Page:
The root problem of idolatry is that it violates the First Commandment: “I am the Lord your God, who brought you out of Egypt, out of the land of slavery. You shall have no other gods before me” Exodus 20:2-3.

Jesus paraphrased the First Commandment in this way: “ Hear O Israel: The Lord our God, the Lord is one.  Love the Lord your God with all your heart and with all your soul and with all your mind and with all your strength” (Mark 12:29-30).

Jesus also observed, “No one can serve two masters. Either you will hate the one and love the other, or you will be devoted to the one and despise the other…” (Matthew 6:24).  Accordingly, as my alcoholism advanced, I claimed to be an atheist.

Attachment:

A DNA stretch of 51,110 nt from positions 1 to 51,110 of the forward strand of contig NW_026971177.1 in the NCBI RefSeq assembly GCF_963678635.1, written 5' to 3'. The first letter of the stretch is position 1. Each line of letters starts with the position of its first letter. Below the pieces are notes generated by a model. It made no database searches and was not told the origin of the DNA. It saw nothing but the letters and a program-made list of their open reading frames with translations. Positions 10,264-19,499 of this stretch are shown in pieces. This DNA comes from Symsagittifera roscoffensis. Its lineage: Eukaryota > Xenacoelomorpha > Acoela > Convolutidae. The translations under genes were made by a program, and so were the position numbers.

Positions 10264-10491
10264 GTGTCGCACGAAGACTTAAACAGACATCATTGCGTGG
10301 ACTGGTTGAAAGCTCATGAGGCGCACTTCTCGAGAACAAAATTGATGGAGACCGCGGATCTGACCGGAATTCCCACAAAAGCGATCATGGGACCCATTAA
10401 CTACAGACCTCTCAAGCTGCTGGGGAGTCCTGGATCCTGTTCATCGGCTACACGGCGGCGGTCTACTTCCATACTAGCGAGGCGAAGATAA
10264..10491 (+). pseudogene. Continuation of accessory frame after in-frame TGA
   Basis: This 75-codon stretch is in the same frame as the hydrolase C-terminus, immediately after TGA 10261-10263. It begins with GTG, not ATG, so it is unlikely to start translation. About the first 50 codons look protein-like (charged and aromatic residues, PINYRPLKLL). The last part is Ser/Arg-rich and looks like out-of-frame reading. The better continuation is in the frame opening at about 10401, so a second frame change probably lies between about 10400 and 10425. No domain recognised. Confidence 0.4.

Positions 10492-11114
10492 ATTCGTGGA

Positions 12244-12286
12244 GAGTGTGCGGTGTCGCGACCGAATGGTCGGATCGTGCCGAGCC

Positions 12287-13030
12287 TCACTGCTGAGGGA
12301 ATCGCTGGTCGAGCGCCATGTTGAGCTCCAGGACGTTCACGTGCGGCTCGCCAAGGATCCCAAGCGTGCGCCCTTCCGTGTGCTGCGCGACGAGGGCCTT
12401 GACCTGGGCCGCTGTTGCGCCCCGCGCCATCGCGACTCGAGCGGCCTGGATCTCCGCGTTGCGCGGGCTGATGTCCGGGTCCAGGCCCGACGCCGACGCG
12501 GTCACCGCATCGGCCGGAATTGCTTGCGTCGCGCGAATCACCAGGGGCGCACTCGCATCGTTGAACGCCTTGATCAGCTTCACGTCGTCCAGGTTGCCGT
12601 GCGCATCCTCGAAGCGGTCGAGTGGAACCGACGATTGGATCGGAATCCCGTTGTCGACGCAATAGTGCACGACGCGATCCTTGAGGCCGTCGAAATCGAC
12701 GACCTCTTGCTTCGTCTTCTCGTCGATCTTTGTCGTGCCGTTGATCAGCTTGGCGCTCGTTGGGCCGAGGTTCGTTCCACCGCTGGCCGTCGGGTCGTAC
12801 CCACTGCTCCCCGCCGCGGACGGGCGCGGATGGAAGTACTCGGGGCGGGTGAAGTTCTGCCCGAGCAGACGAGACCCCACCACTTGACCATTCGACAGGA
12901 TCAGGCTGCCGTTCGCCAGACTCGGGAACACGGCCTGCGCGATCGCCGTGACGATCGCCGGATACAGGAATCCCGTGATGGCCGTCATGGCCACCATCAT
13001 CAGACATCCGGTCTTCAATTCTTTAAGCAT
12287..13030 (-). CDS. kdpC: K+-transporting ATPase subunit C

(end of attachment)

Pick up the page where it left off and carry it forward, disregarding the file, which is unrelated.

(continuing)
Idol Defined

Author Timothy Keller defines an idol as “anything more important to you than God, anything that absorbs your heart and imagination more than God can give.”1

Keller admonished his readers in this way: “Look at your most uncontrollable emotions… especially those that never seem to lift and that drive you to do things you know are wrong… When you pull up your emotions by the roots, as it were, you will often find your idols clinging to them.”2

People who are addicted to drugs, alcohol or anything else are guilty of idol worship. “… an addict will place their substance in a position of reverence above all the other important things in his or her life; an addict will devote money, time, and energy to serving their idol; and an addict will give up all else to worship (take part in) their substance.”3   

The Temptation Is a Lie